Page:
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Kendall Marshall seems to be fitting in well as one of the many new faces on this year's Phoenix Suns. Despite distractions like Luis Scola flicking his ear or Jared Dudley patting his head as they walked past, Marshall was happy to tell BSotS and SBNation AZ reporters how he has improved since his professional debut in the NBA Summer League.

"Since Summer League, I'd say the main thing I improved on is just the feel for the game, understanding the flow of the game at the NBA level compared to the college level, as well as realizing that I have to be more aggressive," Marshall said.

Marshall hasn't seen anything yet. He's in the middle of a slow ramp up in both talent and speed of the game. College to NBA Summer League to NBA-level pickup games to training camp is one trajectory. Camp to preseason to regular season (and maybe playoffs) is quite another. But a rookie can't know this until they experience it.

Coming into the season, Marshall faces his fair share of competition for minutes. Instead of being overconfident or demanding, the former Tar Heel is relishing the opportunity to work with the two veteran point guards, Goran Dragic and Sebastian Telfair.

"It's been great for me, personally, to go against two vets of the league every day," remarked Marshall in reference to weeks of pick-up games on the Suns practice court. "They kind of set the bar for me."

Goran Dragic's turned ankle may have been a blessing in disguise for Marshall. He got a lot more minutes in camp with first- and second-teamers than he might have seen otherwise. Training camp culminates today with a camp-closing intrasquad scrimmage.

The transition for Marshall is certainly taking some time, as the rookie is learning to be more aggressive in regards to scoring. We know that the scouts rave about his elite court vision and his ability to find open teammates, but he was never relied upon to score on a team that contained several NBA-level scoring threats, arguably better scoring threats than the Suns possess.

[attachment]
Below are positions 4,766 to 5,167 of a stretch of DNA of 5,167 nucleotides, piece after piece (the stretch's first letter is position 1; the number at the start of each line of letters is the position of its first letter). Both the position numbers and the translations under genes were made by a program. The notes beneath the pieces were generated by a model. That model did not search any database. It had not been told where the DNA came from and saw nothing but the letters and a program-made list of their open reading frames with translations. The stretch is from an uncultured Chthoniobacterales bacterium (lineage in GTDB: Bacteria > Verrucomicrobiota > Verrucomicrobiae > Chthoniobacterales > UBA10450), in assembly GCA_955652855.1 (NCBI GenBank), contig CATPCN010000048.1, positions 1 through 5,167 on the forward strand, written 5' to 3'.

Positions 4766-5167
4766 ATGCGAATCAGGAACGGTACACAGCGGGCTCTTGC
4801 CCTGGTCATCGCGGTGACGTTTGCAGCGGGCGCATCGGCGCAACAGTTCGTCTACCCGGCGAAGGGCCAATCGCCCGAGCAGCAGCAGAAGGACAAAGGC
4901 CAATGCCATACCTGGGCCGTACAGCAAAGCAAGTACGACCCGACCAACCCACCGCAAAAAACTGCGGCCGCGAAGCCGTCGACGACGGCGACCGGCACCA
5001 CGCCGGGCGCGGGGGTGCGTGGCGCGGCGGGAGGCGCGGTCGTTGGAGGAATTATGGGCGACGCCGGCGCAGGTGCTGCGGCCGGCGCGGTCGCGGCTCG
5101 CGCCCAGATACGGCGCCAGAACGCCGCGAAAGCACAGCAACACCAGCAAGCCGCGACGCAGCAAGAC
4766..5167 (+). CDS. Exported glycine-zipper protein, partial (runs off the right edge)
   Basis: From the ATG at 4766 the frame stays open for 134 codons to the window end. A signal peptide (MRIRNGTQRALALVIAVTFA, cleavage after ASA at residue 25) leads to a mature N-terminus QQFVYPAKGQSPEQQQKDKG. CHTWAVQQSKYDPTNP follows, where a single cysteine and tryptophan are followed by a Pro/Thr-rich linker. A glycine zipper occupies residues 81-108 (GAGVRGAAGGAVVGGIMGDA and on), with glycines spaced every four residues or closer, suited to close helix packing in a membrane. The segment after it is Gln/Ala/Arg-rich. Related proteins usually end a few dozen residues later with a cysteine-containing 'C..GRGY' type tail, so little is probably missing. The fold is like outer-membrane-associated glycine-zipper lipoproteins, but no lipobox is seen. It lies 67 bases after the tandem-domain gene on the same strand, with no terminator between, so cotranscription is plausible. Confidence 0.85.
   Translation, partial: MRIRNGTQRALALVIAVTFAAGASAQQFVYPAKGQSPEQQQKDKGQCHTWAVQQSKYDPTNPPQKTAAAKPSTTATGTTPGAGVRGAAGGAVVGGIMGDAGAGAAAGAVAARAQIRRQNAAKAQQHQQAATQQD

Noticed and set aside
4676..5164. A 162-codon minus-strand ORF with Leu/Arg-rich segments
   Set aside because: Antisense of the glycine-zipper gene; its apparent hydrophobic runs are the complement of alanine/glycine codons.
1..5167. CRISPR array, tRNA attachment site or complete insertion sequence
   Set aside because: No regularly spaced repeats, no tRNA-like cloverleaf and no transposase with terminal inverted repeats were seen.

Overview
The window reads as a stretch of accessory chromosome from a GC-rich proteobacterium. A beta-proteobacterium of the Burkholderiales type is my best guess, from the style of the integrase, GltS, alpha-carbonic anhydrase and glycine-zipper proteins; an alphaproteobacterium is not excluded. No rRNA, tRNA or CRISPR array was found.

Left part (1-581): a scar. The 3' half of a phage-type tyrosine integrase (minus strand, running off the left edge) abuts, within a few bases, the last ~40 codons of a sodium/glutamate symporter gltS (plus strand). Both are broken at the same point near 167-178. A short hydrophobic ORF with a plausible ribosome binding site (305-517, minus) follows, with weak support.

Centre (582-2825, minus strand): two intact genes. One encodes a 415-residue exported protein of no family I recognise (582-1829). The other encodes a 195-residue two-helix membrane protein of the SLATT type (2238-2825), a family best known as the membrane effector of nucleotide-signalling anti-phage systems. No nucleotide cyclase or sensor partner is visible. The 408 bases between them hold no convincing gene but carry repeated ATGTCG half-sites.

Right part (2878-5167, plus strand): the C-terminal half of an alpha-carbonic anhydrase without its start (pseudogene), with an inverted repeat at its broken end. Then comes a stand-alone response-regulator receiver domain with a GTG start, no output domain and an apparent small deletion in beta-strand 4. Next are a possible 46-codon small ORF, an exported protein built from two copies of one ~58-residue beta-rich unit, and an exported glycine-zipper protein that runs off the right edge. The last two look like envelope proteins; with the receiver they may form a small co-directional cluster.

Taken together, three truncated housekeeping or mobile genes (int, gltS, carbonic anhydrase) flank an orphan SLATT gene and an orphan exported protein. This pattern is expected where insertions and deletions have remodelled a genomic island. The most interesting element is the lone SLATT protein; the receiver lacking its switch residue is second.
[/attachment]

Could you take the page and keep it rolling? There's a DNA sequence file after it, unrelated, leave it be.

"They (the coaching staff and his teammates) get mad at me now for not shooting the ball, so it's an adjustment," mentioned Marshall. "But if I want to be successful in the NBA and help this team, it's an adjustment I have to make."

While many writers and pundits are not sold on the new look Phoenix Suns yet, Marshall is maintaining confidence in the team.

"I'm motivated just to get better and being that it's my first year, I don't know what to expect," Marshall said. "On paper, I feel like we have a chance to be a pretty good team. I guess only time will tell.

Marshall's teammates definitely don't let him forget who he is, from making him wear a Justin Bieber backpack ("I'm gonna own it. I'll wear it so much they beg me to take it off.") to picking up Michael Beasley's shampoo and lotion at Bath and Body Works to getting them desserts and snacks on demand.



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With the Phoenix Suns roster already very near capacity, having 12 players already signed to a contract, there is very little space for any new additions. NBA teams must sign a minimum of 13 players, and a maximum of 15 players by the start of the season. However, the Suns have elected to carry only the minimum of 13 players on their roster over the last several years. If this trend continues, then only one of the five players who were invited to training camp (Ike Diogu, Diante Garrett, Othyus Jeffers, Solomon Jones, and Luke Zeller) will be signed to the actual roster.

One of the more likely of the five to win that spot is former Arizona State University stand-out Ike Diogu. Diogu averaged an impressive 21.4 points and 8.8 rebounds during his three-years at ASU, and was originally drafted 9th overall by the Golden State Warriors in the 2005 NBA Draft.

Diogu is a 29 year old 6'8", 250lb power forward who has bounced around between seven different teams in his six year NBA career. Although his height at 6'8" is considered a little small for an NBA power forward, his 7'3.5" wingspan and strength helps him compensate.

Here is a look at his stats during his NBA career thus far:

Ike_diogu_per_game_medium

As you can see, Diogu has never made a major impact for any team in his six year NBA career. However, he has never really received an abundance of minutes either, and his "Per 36" stats tell a slightly different story:

Ikr_diogu_per_36_medium